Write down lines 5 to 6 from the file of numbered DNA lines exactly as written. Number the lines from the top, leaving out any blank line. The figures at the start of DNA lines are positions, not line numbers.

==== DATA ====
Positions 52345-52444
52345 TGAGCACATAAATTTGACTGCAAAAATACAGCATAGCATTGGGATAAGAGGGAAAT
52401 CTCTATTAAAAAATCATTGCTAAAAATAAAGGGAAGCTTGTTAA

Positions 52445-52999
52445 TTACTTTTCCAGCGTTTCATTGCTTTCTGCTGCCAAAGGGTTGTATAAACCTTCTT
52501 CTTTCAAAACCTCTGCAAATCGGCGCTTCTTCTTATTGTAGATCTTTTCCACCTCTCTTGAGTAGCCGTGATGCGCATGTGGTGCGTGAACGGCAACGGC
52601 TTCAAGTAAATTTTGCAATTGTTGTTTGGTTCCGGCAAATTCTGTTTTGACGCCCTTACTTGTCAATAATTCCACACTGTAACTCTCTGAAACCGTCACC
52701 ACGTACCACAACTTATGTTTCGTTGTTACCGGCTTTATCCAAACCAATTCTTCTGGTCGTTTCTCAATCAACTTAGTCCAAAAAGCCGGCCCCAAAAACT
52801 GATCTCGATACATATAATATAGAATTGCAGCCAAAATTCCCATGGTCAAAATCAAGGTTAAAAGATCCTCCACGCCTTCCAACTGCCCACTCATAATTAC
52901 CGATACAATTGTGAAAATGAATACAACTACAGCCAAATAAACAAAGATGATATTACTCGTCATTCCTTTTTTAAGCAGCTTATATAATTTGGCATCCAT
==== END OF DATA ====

52445 TTACTTTTCCAGCGTTTCATTGCTTTCTGCTGCCAAAGGGTTGTATAAACCTTCTT
52501 CTTTCAAAACCTCTGCAAATCGGCGCTTCTTCTTATTGTAGATCTTTTCCACCTCTCTTGAGTAGCCGTGATGCGCATGTGGTGCGTGAACGGCAACGGC